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27 Cards in this Set

  • Front
  • Back
Product
good, service or idea consisting of tangible and intangible features that satisfies consumer's needs
good
has tangible attributes that consumer's five senses can perceive
Durable good
usually lasts over many uses
nondurable
item consumed in one or a few uses
Service
intangible activities or benefits that an organization provides to satisfy consumers' needs
Idea
thought that leads to an action
Four types of consumer products
1.Convenience product
-item that the consumer purchases frequently, with little effort
2.Shopping product
-item a consumer compares several alternative on criteria
3.Specialty product
-items that consumer makes a special effort to search out and buy
4.Unsought product
-items that the consumer does not know about or knows about but does not initially want
Business products
products organizations buy that assist directly or indirectly in providing other products for resale
derived demand
sales of business products frequentyl result from the sale of consumer products
Business products are either: components
items that become part of the final product
Business products are either: support products
items used to assis in producing other goods and services (i.e. supplies, installations, buildings)
Product item
a specific produc thta has a unique brand, size or price
Product line
group of product or service items that are closely related because they satsify a class of needs, are used together, or are sold to the same customer group
Product mix
consist of all product lines offered by an organization
Services are classified by whether they are delivered by
1. people or equipment
2. business firms or non-profit orgs: privately owned firms must make profits to survive
3. government agencies
Uniqueness of service (4)
1. Intangibility: services can't be touch or seen
2. inconsistency: services depend on the people who provide them
3. Inseparability: consumer cannot distinguish between the service provider from the service itself
4. inventory: handling costs that relate to their storage, perishability, and movement
Organizational problems in new product failures
1. Not listening to voice of consumer
2. skipping stages in the new-product process
3. pushing a poorly conceived product into the market to generate quick revenue
4. enoucountering "group think" in task force
4. not learning from mistakes
5. avoiding the "NIH" problem (not invented here" problem
New product process
seven stages an organization goes through to identify business opportunities and convert them into salable products or services
Stages of new product process
1. New-product strategy development
2. idea generation
3. Screening and evaluation
4. business analysis
5. development
6. marketing testing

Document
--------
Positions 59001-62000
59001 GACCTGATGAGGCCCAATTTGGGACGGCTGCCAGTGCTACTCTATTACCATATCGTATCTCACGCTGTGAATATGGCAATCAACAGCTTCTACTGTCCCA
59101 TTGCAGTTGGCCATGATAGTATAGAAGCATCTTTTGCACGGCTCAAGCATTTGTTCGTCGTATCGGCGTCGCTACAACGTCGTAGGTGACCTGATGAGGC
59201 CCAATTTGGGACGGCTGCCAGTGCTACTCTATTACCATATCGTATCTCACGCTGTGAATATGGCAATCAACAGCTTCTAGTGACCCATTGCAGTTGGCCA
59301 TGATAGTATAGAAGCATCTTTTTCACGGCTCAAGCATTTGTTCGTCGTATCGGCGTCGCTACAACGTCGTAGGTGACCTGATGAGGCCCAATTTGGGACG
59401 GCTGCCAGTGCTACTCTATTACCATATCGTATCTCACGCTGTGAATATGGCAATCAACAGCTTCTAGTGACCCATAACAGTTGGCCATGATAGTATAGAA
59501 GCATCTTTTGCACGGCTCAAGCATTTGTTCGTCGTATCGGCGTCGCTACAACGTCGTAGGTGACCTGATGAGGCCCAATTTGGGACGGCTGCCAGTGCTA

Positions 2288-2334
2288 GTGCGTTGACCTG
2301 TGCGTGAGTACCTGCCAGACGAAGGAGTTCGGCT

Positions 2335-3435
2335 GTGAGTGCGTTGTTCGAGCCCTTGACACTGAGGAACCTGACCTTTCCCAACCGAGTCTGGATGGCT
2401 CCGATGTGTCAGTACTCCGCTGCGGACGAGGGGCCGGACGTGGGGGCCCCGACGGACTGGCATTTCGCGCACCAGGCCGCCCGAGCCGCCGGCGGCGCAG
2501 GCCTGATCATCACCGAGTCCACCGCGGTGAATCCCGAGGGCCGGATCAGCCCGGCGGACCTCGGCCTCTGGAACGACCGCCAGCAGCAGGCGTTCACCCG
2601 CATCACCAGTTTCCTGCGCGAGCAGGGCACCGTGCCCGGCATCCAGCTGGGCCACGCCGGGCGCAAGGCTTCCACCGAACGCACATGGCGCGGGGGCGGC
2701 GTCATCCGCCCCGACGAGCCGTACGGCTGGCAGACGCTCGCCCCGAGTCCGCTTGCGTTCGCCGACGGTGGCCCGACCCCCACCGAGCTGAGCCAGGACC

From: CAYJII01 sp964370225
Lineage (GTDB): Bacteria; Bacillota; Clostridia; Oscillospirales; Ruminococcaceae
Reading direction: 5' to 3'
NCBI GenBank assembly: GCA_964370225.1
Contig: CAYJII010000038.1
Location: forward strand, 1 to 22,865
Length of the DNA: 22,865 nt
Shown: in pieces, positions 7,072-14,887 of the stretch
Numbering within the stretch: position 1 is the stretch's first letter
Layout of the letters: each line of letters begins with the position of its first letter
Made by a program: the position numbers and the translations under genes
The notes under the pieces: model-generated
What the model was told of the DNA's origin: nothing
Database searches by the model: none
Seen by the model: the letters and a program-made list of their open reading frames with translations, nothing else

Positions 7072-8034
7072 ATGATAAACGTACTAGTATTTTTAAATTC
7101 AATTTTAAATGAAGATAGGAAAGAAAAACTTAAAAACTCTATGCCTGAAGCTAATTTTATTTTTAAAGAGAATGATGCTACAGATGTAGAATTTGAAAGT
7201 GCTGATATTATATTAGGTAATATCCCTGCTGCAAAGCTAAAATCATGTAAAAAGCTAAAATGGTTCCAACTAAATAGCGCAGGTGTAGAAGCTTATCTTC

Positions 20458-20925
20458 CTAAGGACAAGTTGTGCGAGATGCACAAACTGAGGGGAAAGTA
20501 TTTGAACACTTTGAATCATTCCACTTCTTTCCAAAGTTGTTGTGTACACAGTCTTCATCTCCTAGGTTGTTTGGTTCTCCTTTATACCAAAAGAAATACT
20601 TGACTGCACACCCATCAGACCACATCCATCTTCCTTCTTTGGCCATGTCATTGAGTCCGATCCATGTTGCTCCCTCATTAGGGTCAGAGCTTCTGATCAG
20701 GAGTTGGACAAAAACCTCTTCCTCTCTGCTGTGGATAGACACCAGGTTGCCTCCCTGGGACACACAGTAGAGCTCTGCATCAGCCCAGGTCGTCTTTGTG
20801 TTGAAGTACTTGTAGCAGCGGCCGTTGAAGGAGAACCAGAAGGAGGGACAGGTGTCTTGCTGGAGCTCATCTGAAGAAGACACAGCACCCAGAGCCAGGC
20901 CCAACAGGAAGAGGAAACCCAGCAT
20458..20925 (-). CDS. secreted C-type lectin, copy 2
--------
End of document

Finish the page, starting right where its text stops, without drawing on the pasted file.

7. commercialization
Stage 1: new-product strategy development
defines the role for a new product in terms of the firm's overall objectives
Stage 2: Idea generation
developing a pool of concepts to serve as candidates for new products, building upon the previous stages's results
-Open innovation
-firms actively involve customers
-employees and co-worker suggestions
-research and development labs
-competitive products
-smaller firms, universities, inventors
Stage 3: screening and evaluation
internally and externally evaluates new-product ideas to eliminate those that warrant no future effort
-Customer experience management
-Concept test: external evaluations with consumers that consist of preliminary test of a new product idea rather than an actual product
Stage 4: business analysis
specifies the features of the products and the marketing strategy needed to bring it to market and make financial projections
-last checkpoint before resources are invented to create a prototype
Stage 5: development
turns idea on paper into prototype
Stage 6: marketing testing
exposing actual products to prospective consumers under realistic purchase conditions to see if they will buy
-test marketing: offering a product for sale on a limited basis in a defined area
-simulated test markets: technique that simulates a full-scale test market but in a limited fashion (shopping malls)
Stage 7:commercialization
-positions and launches a new product in full-scale productions and sales (most expensive stage)
-large companies use regional reollouts
-special risks in commercializing grocery products (shelf space is limited) (slotting fee: paying a manufacturer to place a new item on shelf)
Speed/time to market (TtM)
vital in introducing a new product: helps determine profitability when a products comes to the market
-parallel development: cross-functional team members conduct simultaneous development of both tht eproduct and the production process
-fast prototying: "do it, try it, fix it" approach, encouraging continuing improvement even after initial design